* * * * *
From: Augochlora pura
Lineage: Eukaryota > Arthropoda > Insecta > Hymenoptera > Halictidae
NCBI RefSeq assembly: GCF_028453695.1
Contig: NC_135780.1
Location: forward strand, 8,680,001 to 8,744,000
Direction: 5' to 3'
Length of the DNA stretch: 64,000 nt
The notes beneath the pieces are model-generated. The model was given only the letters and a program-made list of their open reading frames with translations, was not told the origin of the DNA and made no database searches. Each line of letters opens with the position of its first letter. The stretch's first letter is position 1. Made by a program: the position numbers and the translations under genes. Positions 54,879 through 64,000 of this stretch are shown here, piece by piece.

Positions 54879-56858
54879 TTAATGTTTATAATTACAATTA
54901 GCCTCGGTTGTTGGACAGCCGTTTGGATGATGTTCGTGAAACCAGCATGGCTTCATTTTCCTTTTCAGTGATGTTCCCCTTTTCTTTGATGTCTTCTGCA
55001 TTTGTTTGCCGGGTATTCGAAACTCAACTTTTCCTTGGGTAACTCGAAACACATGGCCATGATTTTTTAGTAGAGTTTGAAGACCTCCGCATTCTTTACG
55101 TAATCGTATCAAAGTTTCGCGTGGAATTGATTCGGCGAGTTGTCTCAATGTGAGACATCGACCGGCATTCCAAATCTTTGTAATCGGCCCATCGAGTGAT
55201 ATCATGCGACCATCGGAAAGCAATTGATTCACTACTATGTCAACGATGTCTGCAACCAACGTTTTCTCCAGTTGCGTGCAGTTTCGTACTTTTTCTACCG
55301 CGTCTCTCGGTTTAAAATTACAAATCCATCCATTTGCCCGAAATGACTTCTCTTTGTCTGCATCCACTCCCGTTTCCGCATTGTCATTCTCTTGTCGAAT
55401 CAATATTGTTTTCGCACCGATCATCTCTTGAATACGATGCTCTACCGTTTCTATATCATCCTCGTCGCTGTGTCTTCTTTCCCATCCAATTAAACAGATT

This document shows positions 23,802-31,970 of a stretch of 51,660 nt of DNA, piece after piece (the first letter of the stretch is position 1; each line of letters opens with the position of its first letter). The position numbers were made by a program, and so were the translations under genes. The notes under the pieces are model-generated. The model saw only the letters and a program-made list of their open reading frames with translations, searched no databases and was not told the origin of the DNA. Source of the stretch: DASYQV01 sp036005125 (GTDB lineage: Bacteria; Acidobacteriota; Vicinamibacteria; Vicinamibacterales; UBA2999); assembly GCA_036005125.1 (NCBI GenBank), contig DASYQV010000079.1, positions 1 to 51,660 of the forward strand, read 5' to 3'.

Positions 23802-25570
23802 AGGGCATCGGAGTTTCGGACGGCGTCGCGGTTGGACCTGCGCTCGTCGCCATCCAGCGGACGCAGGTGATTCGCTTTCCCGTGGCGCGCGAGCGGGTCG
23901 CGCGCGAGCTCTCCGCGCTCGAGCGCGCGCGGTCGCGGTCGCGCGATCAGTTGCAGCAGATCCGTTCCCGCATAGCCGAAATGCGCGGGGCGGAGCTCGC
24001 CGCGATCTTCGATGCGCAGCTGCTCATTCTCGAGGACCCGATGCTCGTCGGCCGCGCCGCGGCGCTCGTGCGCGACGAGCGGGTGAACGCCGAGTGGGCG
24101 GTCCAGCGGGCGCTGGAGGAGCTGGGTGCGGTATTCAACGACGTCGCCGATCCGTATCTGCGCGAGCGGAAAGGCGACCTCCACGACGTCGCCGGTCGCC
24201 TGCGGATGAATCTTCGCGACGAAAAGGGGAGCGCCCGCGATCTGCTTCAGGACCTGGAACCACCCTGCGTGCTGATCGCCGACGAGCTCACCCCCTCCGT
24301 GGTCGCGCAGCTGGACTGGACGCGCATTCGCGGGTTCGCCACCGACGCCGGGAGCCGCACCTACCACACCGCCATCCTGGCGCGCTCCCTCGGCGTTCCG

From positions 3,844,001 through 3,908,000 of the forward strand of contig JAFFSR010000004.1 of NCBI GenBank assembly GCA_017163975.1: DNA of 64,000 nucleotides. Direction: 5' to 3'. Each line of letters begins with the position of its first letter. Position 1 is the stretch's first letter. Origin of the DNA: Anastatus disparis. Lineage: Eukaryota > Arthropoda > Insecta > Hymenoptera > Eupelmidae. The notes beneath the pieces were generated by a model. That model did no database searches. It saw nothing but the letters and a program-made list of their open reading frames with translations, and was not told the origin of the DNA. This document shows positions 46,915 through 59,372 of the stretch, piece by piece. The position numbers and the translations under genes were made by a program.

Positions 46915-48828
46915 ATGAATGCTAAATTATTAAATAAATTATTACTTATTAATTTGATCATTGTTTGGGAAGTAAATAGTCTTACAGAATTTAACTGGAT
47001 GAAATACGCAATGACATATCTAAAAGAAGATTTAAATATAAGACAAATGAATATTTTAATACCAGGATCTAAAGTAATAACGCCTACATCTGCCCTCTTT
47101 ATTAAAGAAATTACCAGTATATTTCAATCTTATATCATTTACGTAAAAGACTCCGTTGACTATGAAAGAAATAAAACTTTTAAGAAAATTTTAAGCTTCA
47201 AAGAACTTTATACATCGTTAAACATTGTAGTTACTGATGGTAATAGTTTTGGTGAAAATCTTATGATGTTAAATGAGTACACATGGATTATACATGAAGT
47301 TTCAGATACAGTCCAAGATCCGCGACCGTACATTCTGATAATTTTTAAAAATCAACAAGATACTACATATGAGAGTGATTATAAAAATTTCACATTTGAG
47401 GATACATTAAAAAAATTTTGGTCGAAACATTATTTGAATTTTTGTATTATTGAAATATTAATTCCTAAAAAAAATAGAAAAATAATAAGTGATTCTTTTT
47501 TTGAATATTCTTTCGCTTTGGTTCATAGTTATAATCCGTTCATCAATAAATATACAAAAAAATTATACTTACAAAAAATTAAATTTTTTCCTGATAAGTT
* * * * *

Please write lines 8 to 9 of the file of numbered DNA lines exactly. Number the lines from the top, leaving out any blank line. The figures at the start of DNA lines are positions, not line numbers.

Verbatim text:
The notes beneath the pieces are model-generated. The model was given only the letters and a program-made list of their open reading frames with translations, was not told the origin of the DNA and made no database searches. Each line of letters opens with the position of its first letter. The stretch's first letter is position 1. Made by a program: the position numbers and the translations under genes. Positions 54,879 through 64,000 of this stretch are shown here, piece by piece.

Positions 54879-56858